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Organized Chaos: Daily Routines Link Household Chaos and Child Behavior Problems

Abstract

Objective

The aim of this study was to examine daily routines as a potential mediator of the relation between household chaos and both child externalizing behavior and bedtime resistant behavior. Studies show that children living in chaotic households exhibit more externalizing behaviors, which when exhibited as early as the toddler and preschool years, are a risk factor for later maladjustment. Understanding the mechanisms linking household chaos to early externalizing behaviors is important since those mechanisms could be targeted as a point of intervention.

Methods

Using Amazon’s Mechanical Turk (Mturk), parents (n = 120) of a child age 2–5 completed questionnaires online assessing household chaos, frequency of routines, and child behavior problems.

Results

There was a significant indirect effect of household chaos to child behavior problems through family routines (B = 0.09, SE = 0.05, CI [0.01, 0.23]) and general child routines (B = 0.15, SE = 0.06, CI [0.05, 0.31]) (independently) and an indirect effect of household chaos to bedtime resistant behavior through children’s bedtime routines (B = 0.12, SE = 0.06, CI [0.03, 0.26]).

Conclusions

These findings suggest that household chaos and routines are distinctive constructs and that routines are a mechanism linking household chaos to early child behavior problems. Clinically, these results imply that routines may be a reasonable focus for intervention among families living in chaotic households who have young children exhibiting behavior problems.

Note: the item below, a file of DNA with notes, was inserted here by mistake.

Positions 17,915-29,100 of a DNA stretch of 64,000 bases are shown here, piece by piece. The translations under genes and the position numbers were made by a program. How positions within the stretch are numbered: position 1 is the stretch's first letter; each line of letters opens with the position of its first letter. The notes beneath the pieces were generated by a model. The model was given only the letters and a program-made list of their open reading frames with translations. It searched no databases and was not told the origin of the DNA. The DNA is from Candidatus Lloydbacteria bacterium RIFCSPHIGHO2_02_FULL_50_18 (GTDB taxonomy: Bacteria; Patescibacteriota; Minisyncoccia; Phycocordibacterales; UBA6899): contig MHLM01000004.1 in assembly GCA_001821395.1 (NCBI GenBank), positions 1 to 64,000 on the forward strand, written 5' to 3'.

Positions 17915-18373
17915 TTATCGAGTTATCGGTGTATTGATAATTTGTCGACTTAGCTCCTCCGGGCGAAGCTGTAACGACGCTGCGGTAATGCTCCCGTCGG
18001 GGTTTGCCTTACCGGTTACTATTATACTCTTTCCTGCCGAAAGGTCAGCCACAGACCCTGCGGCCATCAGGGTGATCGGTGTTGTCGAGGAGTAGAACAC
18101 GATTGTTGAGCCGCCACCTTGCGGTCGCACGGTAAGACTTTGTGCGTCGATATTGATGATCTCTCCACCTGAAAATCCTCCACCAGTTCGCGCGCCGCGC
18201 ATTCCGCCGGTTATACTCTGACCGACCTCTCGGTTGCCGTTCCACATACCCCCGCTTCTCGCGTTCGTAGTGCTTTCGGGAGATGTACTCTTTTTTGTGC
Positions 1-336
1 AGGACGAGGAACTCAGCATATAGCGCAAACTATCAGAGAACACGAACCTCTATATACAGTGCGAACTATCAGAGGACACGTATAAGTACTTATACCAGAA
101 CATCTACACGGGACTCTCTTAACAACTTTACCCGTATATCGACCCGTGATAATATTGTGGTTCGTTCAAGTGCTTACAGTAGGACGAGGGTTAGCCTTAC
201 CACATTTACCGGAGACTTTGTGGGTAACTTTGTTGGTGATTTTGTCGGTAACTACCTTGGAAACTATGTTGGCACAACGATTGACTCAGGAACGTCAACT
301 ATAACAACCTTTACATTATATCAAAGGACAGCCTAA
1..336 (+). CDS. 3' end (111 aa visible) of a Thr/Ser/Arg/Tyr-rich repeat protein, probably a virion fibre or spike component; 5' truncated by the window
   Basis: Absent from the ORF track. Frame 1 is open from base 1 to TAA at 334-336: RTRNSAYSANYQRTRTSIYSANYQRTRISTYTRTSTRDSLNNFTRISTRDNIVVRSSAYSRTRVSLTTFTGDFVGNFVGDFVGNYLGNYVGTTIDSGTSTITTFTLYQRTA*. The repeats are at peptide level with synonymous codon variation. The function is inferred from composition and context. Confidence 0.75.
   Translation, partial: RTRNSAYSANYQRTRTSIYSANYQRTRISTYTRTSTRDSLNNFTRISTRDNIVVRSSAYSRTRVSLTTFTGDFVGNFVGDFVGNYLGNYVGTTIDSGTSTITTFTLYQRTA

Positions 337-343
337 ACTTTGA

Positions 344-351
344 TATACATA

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Author Contributions

KLL: designed and executed the study, completed data analyses, and wrote the paper. SSJ: assisted with study design, and collaborated on data analyses and writing and editing of the manuscript.

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Correspondence to Kristy L. Larsen.

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All procedures performed in studies involving human participants were in accordance with the ethical standards of the institutional and/or national research committee (University of Southern Mississippi Institutional Review Board Protocol #17052302) and with the 1964 Helsinki declaration and its later amendments or comparable ethical standards.

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Informed consent was obtained from all individual participants included in the study.

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Appendix

Appendix

Additional chaos items

(16) Our home is crowded. (R)

(17) We need more space in our home. (R)

(18) There are too many people in our home. (R)

(19) Our home is cluttered. (R)

(20) We can never find what we need. (R)

(21) There is too much stuff in our home. (R)

(22) Our home is neat and organized.

(23) There is plenty of room in our home.

(24) There is a lot of background noise in our home. (R)

(25) Our home is usually loud. (R)

(26) Things run smoothly in our home.

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Larsen, K.L., Jordan, S.S. Organized Chaos: Daily Routines Link Household Chaos and Child Behavior Problems. J Child Fam Stud 29, 1094–1107 (2020). https://doi.org/10.1007/s10826-019-01645-9

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Keywords

  • Household chaos
  • Routines
  • Behavior problems
  • Bedtime resistance
  • Child